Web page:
Roebourne Tourist Centre
|Established:||Proclaimed a township on 17 August 1866|
|State District:||North West|
Roebourne is an old gold rush town in Western Australia's Pilbara region. It is 202 km from Port Hedland and 1,563 km from Perth, the state's capital. It prospered during its gold boom of the late 19th century and was once the biggest settlement between Darwin and Perth.
The hottest temperature ever measured in the town was 49.4 degrees celsius on 19 February 1998. 
The Pilbara region was first explored by Francis Thomas Gregory in 1861. He and his exploration party arrived at the head of Nickol Bay, landing near what was to become Roebourne, and travelling about 60 km inland to present day Millstream Station. Gregory regarded the area as highly suitable for pastoral settlement. The first settlers, including Gregory's cousin Emma Withnell and her young family, arrived in the Roebourne area in 1863. The Withnells established themselves on the banks of the Harding River 13 km from the coast, where they had access to a reasonable fresh water supply, and took up 30,000 acres (120 km²) at the foot of Mount Welcome. In common with many settlers at the time, they hired local Aboriginal people to work on their properties as shepherds, labourers and shearers.
By 1865, the population of the area had grown to about 200, and the Withnells' property served as a local hub, with John Withnell opening a store and providing cartage services to the other settlers. Prior to the construction of a church in the area, services were held in their home. The Government Resident, Robert John Sholl (1819–86), arrived in April 1866 from the failed Camden Harbour settlement (near Kuri Bay) to provide assistance in developing the region and set up camp near the Withnells' home while trying to find a suitable townsite. He eventually decided to locate the town at his camp, and on 17 August 1866, after surveyor Charles Wedge drew a draft plan consisting of 106 lots, Roebourne became the first gazetted town in the North West. It became the region's administrative centre and various government buildings, shops, services and hotels set up business. Sholl himself served as Justice of the Peace, district registrar and magistrate, and he was concerned with the plight of the local indigenous people and made submissions to the Government to ensure they had basic rights.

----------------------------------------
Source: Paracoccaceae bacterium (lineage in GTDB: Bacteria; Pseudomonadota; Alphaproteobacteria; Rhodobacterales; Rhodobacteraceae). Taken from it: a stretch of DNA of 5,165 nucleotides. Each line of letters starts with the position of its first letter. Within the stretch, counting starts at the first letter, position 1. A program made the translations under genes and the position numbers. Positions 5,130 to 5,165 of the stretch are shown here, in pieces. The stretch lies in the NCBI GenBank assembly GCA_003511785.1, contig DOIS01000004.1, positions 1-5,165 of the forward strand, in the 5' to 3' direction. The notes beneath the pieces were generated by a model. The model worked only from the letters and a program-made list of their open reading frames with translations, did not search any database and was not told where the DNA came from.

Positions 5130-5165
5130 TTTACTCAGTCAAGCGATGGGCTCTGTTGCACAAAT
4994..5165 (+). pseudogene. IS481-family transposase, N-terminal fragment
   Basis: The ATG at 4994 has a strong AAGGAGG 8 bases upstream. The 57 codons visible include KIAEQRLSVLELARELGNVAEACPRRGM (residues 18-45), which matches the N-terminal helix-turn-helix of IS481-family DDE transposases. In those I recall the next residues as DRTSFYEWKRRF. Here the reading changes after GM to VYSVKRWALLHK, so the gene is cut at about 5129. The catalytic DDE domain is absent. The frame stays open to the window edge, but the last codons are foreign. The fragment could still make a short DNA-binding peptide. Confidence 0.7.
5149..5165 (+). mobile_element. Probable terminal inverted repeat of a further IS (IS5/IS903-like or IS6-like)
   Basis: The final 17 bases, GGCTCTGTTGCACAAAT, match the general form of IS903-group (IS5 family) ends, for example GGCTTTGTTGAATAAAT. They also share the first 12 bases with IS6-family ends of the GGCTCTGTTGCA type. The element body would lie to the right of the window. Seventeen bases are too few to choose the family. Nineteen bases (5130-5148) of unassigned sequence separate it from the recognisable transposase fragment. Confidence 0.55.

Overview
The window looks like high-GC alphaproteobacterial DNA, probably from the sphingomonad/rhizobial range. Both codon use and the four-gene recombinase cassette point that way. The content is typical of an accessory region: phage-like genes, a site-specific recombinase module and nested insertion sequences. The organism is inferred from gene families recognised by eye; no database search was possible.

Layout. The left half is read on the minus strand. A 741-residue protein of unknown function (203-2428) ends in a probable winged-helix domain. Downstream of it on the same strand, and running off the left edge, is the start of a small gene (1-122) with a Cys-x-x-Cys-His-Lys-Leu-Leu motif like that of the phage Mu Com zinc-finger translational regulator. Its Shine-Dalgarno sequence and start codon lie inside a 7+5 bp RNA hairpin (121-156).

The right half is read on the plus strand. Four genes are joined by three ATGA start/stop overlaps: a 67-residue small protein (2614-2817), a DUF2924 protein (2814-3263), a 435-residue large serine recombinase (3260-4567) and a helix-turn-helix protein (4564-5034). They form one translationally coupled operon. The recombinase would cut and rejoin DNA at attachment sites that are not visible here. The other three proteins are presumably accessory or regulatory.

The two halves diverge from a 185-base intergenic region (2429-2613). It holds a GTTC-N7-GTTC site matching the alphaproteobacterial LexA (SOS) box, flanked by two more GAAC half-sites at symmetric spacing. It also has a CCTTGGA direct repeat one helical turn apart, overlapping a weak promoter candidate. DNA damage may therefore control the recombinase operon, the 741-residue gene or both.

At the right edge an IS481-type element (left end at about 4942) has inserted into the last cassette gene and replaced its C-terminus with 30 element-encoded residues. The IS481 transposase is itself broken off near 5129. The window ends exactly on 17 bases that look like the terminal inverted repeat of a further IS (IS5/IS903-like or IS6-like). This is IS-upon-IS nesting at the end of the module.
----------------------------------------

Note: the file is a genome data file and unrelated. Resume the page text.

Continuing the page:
In 1872, the town was destroyed by a cyclone. Many of the buildings from shortly after this time are heritage listed. The site of the Withnells' house, which was rebuilt in 1937 by a later owner, is located on Hampton Street at the foot of Mount Welcome.
Gold from Nullagine, discovered in 1878, and surrounding copper and tin mines contributed to Roebourne's prosperity in the 1880s and 1890s. With the decline of both, Roebourne lost the majority of its European population and became a shadow of its former self. What remains of that era are various National Trust buildings around the town.
Until the 1960s, Roebourne was a non-indigenous town operating as a regional administrative centre, and strict controls and curfews were placed on movement of Aboriginal people to, from and within the town - they were mostly confined to camps and reserves a few kilometres away. However, with the construction of company towns (Dampier, Wickham, etc.) for their workers by mining companies who had moved in to exploit the iron ore in the region, the decline of pastoralism in the region, and changing attitudes to Aboriginal welfare at governmental level in the late 1960s, Roebourne became essentially an Aboriginal town as people moved out of the crowded camps and reserves, and from the outlying stations.
In later years, Roebourne became notorious for the struggles between Aboriginals and police that were documented in a federal report dealing with Aboriginal deaths in custody, which were documented as a major issue in Aboriginal affairs from the 1980s onwards. The report showed that Roebourne (with a largely Aboriginal population of 1,200) had ratios of police to citizens that were five times that of towns in more settled parts of Western Australia.
Currently Roebourne serves the passing highway traffic and tourism, especially as the gateway to many national parks in the interior. The town's education needs are met by the Roebourne School (1905), a K-12 school serving about 250 Aboriginal students. Roebourne also contains a TAFE campus, library and telecentre, as well as a small hospital. Many other services are provided from Karratha, 40 km away.